It’s a well-established fact that women are far less likely than men to get bachelor’s degrees in science, technology, engineering, and math (STEM). But what about the gender breakdown in other fields?
Randy Olson, a computer science graduate student at Michigan State University (and occasional Co.Design contributor), analyzed the gender breakdown of college degrees awarded over the last four decades using federal data from the National Center for Education Statistics’ (NCES) 2013 Digest of Education Statistics. Very few majors are evenly split between men and women, it turns out. To get an inverse perspective on the data, Olson also graphed it according to the percentage of degrees awarded to men. (That analysis devolves into a bizarre rant about men’s rights. Best to avoid.)
Women received a whopping 85% of undergraduate degrees in 2012 in health professions, which include nursing, veterinary medicine, and dentistry. Other women-dominated fields include education (79%) and psychology (77%).
Overall, women have made gains in attaining degrees in almost all fields, though the percentage of degrees awarded to women in art/performance and English–already female-dominated majors in 1970–largely stayed the same. The biggest increases in the proportion of degrees awarded to women between 1970 and 2012 were in fields like agriculture (5% women in 1970, 50% in 2012); social science and history (from < 10% women in 1970 to < 50% in 2012); and biology (< 30% women in 1970 to < 60% in 2012). This overall increase is likely due to the fact that in general, more women complete bachelor’s degrees than men; that trend has been consistent since the ’80s.
However, in the field of computer science (CS), the inroads made by women in the ’70s and ’80s–when the proportion of women receiving CS degrees rose to around 35%–have disappeared. In 2012, less than 20% of degrees in computer science went to women. Engineering, too, faces a dearth of ladies: The proportion of women getting those degrees has risen fairly steadily since the 1970s, when close to no women graduated in engineering, but the rise has been slow. In 2012, the percentage of engineering degrees awarded to women hovered at a little less than 20%.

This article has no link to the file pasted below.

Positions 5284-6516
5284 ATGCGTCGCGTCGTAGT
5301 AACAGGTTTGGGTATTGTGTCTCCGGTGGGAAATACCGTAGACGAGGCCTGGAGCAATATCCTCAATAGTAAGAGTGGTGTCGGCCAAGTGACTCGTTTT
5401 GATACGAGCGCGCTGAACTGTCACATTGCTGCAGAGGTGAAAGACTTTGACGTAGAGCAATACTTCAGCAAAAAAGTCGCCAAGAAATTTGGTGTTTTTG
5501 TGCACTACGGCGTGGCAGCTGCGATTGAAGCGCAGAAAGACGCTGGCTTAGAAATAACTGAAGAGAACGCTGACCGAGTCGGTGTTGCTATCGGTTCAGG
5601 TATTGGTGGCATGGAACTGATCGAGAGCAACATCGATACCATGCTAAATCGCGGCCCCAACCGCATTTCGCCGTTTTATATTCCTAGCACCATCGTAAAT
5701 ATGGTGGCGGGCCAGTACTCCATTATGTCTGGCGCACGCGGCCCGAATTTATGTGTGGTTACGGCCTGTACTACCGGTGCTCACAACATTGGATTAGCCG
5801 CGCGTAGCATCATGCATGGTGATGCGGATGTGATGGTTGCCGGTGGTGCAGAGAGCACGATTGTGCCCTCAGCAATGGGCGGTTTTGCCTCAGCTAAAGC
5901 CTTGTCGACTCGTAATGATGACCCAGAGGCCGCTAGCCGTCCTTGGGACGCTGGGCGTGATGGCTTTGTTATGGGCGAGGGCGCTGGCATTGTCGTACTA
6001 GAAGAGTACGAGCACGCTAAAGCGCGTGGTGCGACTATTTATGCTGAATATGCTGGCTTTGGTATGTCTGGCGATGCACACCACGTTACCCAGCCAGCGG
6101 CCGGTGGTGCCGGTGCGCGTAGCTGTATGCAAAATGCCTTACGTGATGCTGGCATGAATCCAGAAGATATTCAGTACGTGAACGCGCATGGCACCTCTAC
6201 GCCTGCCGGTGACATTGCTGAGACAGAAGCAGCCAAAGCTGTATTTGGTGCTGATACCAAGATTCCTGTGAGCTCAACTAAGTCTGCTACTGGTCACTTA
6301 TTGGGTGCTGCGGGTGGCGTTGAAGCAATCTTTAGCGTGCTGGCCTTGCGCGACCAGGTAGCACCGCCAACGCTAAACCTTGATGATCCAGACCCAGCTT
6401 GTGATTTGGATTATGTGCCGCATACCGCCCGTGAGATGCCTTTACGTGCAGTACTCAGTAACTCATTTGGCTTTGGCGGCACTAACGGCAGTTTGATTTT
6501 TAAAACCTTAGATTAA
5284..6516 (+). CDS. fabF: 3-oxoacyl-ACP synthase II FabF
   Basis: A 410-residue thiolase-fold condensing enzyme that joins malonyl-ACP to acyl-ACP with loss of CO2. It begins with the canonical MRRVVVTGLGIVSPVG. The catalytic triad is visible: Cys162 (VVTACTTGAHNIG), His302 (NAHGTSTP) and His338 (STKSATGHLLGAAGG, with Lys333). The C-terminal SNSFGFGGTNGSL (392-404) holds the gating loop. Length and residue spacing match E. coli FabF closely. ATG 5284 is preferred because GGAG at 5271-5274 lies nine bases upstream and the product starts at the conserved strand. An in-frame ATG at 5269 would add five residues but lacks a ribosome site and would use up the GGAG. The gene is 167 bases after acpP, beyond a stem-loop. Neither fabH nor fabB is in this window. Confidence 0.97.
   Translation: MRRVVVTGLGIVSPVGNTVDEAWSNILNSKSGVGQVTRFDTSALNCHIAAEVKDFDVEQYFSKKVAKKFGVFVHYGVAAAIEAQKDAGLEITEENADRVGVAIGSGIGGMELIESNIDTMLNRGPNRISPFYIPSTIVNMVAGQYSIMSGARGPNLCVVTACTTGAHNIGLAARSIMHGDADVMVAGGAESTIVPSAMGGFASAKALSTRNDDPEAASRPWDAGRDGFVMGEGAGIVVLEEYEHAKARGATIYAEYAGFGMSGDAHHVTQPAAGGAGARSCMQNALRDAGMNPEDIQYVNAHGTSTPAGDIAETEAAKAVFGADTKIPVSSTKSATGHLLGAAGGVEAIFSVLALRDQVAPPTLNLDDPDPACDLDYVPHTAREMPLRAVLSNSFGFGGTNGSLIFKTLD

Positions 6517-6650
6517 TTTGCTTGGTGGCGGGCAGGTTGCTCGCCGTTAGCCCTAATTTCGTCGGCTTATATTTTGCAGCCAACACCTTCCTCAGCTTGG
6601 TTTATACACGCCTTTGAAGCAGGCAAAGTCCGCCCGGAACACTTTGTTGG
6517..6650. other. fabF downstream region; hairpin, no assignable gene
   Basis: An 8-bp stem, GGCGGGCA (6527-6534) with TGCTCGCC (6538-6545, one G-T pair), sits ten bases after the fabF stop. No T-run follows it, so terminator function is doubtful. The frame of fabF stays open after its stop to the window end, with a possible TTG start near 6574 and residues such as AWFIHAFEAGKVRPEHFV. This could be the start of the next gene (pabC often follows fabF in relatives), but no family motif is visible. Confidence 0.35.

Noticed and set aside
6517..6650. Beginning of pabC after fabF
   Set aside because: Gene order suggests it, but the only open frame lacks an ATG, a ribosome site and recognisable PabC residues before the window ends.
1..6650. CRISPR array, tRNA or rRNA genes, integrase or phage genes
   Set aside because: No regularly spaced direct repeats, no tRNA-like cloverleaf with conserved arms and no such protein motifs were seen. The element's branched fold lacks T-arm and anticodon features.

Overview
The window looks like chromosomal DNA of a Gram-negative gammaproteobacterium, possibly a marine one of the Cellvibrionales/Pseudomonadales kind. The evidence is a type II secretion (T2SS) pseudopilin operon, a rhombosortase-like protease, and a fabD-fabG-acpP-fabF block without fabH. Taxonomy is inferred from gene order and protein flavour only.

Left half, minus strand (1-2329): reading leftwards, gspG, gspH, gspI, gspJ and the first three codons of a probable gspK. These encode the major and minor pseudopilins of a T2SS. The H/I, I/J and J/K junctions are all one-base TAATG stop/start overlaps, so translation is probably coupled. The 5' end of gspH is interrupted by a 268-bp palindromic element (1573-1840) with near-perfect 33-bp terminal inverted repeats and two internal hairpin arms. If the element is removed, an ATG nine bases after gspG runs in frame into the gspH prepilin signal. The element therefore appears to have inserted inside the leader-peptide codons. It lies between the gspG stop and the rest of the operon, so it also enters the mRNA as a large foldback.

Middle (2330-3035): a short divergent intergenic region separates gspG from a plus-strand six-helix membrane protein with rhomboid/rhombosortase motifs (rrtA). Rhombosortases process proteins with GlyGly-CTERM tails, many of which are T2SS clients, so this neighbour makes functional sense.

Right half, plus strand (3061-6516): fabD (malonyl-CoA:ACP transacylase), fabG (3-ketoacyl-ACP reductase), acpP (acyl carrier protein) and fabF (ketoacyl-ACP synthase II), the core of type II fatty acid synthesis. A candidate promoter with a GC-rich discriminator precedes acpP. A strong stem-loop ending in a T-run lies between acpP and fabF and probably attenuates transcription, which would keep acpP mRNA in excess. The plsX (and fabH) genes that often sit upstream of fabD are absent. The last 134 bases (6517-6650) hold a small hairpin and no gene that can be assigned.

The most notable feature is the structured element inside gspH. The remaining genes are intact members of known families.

The numbers show that in STEM fields, where much attention has been focused recently on how to attract and retain women, not all disciplines are alike. Biology degrees for women have increased substantially in the last four decades, and now more women than men earn those degrees. The fields of both math/statistics and physical sciences, too, have managed to attract more and more women, awarding more than 40% of degrees to women in 2012, compared to 10%-15% in 1970.
While the percentage of degrees awarded to women in each field can give us a rough idea of the gender disparities that exist in those jobs, not everyone who gets a degree in physics or biology or education will actually go into that field–or stay in it.
It’s also useful to remember that even with significant improvements in achieving gender balance in education, the professional world isn’t exactly an egalitarian, sexism-free career wonderland. The number of women receiving degrees in architecture, for example, has risen dramatically since 1970, when less than 15% of degrees went to women. Now that number is closer to 45%, but women still face pay discrimination and sexual harassment working in the field.